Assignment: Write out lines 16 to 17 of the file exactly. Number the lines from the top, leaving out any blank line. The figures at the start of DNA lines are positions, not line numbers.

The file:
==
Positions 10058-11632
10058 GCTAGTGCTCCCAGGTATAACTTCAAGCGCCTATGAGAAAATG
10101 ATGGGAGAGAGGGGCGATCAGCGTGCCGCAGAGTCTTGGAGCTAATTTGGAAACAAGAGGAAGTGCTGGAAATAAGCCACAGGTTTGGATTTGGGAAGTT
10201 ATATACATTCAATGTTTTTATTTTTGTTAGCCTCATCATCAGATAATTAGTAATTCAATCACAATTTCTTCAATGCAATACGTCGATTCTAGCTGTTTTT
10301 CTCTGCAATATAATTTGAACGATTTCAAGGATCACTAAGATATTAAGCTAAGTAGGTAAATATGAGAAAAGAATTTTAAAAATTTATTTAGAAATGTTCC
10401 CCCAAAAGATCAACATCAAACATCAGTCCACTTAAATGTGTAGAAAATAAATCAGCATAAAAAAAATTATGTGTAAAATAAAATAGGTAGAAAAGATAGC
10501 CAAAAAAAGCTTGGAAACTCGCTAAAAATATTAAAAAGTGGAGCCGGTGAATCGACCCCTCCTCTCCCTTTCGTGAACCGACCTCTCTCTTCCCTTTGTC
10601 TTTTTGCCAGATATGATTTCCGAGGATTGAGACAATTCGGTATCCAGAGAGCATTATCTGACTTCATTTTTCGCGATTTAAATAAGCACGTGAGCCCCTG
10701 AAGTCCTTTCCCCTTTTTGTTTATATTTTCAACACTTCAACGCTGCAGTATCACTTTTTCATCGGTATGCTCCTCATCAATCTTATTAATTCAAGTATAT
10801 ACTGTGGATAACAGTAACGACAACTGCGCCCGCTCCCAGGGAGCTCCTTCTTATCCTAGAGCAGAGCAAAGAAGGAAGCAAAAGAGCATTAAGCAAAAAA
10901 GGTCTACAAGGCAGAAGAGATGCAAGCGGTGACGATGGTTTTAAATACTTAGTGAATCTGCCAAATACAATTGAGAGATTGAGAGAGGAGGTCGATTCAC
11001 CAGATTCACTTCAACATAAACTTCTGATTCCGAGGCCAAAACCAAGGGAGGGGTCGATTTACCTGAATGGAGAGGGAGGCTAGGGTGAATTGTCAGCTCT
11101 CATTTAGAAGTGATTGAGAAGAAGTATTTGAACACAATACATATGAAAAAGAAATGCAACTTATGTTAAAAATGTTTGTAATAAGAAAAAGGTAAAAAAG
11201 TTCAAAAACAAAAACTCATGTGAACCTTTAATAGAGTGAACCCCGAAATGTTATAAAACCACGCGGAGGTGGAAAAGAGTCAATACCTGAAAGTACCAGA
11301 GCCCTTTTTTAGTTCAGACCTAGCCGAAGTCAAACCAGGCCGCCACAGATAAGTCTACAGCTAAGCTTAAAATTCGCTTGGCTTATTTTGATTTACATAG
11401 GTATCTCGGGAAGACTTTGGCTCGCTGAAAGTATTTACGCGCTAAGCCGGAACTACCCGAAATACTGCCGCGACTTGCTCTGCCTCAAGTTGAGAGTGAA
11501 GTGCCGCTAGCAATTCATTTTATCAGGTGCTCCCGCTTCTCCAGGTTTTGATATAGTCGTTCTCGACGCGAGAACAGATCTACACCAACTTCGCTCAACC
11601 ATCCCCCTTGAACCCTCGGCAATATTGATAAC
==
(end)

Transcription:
11401 GTATCTCGGGAAGACTTTGGCTCGCTGAAAGTATTTACGCGCTAAGCCGGAACTACCCGAAATACTGCCGCGACTTGCTCTGCCTCAAGTTGAGAGTGAA
11501 GTGCCGCTAGCAATTCATTTTATCAGGTGCTCCCGCTTCTCCAGGTTTTGATATAGTCGTTCTCGACGCGAGAACAGATCTACACCAACTTCGCTCAACC